• Have a bank of standardised responses which your community team can lean on for inspiration when they respond. These serve as the starting point for crafting unique and individualised responses so your community understands it’s you – not an AI bot – responding to their comments.

  • Explore interactive features such as polls, quizzes, and challenges as another way to learn more about your community – sharing results can lead to real connection as well.

  • Encourage and support user-generated content and participation. This NSPCC post is a good example of users participating in posts and also allows you to join in the fun through responses and connection. Because this post encourages learning and reading, it speaks to a part of the brand’s mission to empower and educate youth.

Screenshot of a Facebook post by NSPCC encouraging followers to share their favourite literary quotations for world book day

  • Finding unique ways to engage the audience can bring out different members and create fun memories to strengthen community bonds. Hosting live events, Q&A sessions and virtual meetups go a long way for both your members and your team to create that relationship.

Recently we partnered with SuperAwesome and NSPCC to moderate and support live gaming events. In both instances users were treated to special live viewings of competitions with their favourite players.

The Gamesafe Festival in particular spoke to a specific yet substantial portion of the NSPCC community – allowing parents, teachers and young people the opportunity to have fun together and connect doing something they love, in a safe environment.

Collaboration is key

It is just as important to remember that collaboration needs to happen between your team and other internal departments that affect the future of your users. You and your team own the role of community advocate. It is important and vital for a successful online community to be heard by the departments that affect their experience the most.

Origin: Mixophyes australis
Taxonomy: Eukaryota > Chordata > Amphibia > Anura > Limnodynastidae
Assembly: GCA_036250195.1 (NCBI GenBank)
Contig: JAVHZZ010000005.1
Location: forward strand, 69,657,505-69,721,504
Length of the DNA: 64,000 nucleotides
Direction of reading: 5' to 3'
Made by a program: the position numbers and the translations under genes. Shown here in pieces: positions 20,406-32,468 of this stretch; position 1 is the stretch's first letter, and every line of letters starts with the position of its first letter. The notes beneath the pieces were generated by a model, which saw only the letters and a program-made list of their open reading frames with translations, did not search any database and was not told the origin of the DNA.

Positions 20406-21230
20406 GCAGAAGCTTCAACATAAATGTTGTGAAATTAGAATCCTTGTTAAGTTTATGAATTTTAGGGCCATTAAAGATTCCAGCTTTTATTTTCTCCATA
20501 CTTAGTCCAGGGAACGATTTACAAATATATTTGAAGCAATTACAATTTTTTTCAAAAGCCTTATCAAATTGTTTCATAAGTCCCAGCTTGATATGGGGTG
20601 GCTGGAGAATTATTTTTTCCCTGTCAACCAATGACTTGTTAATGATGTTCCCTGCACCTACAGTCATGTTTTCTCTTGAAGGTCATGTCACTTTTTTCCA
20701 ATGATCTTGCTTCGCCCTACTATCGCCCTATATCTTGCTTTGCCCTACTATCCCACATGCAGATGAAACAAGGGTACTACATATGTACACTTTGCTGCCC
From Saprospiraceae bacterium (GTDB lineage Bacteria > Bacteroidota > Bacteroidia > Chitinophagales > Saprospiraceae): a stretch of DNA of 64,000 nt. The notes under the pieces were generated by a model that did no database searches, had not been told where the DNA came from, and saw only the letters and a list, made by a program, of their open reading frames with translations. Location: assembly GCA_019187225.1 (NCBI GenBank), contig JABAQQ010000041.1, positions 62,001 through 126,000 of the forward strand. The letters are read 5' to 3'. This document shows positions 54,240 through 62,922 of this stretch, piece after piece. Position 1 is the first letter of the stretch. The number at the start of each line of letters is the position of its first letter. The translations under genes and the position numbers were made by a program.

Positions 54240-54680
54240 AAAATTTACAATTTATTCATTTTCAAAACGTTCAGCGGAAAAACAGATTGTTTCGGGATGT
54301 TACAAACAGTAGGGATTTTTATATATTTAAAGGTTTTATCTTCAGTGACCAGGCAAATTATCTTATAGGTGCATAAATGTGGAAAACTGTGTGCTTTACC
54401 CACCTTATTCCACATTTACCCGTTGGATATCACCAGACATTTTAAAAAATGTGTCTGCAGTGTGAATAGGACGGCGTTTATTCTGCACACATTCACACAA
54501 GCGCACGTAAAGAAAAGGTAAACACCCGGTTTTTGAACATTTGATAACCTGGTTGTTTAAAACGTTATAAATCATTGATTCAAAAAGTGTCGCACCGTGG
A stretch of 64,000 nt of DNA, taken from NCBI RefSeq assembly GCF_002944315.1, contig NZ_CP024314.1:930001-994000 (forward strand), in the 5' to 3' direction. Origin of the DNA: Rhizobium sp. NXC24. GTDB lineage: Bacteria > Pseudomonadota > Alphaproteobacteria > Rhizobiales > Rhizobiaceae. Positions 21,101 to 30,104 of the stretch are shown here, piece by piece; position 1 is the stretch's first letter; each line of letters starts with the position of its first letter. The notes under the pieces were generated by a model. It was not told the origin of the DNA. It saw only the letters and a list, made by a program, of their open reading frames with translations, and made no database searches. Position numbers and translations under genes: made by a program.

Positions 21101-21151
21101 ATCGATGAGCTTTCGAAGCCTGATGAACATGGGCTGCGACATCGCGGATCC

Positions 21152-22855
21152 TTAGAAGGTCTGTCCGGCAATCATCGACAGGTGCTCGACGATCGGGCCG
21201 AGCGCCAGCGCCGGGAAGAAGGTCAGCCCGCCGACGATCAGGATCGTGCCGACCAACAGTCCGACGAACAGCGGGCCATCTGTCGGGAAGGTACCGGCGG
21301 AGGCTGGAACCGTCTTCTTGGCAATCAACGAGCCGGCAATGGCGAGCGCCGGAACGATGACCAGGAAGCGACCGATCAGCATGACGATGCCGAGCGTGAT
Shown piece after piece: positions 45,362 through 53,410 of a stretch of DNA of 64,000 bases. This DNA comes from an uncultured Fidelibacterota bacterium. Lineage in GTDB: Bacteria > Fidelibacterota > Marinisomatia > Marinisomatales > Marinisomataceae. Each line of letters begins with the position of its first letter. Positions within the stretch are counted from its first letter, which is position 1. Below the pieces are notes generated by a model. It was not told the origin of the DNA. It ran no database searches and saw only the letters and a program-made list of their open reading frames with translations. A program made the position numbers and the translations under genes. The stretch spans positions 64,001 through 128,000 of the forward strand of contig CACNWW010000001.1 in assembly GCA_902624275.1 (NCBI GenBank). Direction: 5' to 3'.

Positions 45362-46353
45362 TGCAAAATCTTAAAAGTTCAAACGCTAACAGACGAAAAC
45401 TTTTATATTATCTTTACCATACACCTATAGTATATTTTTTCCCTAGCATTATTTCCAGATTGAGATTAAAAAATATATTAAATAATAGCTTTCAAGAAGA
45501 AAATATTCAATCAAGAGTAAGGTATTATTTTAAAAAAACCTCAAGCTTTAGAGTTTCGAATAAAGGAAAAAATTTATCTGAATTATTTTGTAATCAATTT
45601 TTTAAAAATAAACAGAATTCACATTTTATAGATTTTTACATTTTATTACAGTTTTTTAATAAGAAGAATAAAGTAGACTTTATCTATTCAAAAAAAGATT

Be sure you have a seat at the table to discuss community feedback. Include regular data reporting and backup your data with actual commentary from your members. Ensure regular, open collaboration with Marketing, Production, Technology, Customer Support, and even Legal in order to make for a better overall experience.

“We hear you – and we’re making changes because of what you’ve told us” tells your users they matter and that they too have a stake in the future of the online space that is grown together.


Community engagement can be a lot of fun – you get to learn from your members, and understand how each decision made improves on your brand and its goals. It is both an art and a science; establishing and reviewing engagement KPIs allows you to continuously adapt your vision for the group. Remain agile and flexible as you grow and change. This is what makes community building such an exciting part of the job.